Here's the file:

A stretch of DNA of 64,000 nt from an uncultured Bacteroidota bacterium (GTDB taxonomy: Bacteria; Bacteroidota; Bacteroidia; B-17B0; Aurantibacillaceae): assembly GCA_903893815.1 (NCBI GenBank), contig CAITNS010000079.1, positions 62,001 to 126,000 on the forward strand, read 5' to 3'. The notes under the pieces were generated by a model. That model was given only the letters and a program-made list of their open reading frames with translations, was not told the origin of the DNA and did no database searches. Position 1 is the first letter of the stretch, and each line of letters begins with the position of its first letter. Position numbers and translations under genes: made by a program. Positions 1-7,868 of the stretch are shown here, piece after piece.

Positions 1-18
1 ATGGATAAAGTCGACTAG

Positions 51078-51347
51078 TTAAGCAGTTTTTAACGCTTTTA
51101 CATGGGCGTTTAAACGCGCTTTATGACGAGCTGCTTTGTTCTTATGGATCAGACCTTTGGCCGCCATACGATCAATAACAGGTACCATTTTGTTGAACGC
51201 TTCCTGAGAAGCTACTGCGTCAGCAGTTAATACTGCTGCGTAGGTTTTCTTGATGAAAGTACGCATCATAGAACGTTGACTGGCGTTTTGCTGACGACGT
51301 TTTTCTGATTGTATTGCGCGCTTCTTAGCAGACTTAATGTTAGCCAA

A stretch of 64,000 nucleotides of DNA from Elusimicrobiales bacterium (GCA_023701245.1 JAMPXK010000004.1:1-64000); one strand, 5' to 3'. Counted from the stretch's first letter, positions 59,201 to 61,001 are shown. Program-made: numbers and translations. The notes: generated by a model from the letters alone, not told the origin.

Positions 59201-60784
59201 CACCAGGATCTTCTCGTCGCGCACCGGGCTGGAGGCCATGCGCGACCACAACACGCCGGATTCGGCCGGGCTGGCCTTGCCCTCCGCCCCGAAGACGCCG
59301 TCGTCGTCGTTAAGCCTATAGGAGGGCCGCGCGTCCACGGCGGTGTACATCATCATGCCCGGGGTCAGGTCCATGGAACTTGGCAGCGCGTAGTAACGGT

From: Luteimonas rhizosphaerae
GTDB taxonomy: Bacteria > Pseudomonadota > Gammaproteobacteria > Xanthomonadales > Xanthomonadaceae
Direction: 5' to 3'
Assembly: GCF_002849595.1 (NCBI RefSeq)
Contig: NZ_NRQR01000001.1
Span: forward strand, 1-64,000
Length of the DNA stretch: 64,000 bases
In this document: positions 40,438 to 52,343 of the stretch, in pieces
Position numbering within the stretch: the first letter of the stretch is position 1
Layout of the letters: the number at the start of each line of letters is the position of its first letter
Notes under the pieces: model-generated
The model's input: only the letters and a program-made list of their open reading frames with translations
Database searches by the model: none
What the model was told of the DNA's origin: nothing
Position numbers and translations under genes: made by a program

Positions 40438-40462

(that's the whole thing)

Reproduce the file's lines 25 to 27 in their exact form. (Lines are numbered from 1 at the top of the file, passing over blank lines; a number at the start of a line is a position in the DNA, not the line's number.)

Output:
Database searches by the model: none
What the model was told of the DNA's origin: nothing
Position numbers and translations under genes: made by a program